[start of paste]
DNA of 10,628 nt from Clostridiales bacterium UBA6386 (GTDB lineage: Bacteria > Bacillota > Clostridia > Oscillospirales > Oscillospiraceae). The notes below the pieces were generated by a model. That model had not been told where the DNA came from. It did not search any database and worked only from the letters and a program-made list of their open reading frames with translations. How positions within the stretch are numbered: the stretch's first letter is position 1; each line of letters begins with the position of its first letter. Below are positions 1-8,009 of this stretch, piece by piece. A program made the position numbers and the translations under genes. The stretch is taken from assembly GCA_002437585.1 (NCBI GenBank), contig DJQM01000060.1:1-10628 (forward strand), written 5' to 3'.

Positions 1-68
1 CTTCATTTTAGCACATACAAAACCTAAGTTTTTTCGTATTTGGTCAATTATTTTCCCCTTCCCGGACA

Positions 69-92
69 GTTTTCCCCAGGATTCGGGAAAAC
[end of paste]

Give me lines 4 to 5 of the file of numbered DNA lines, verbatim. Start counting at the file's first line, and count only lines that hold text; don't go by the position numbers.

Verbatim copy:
Positions 69-92
69 GTTTTCCCCAGGATTCGGGAAAAC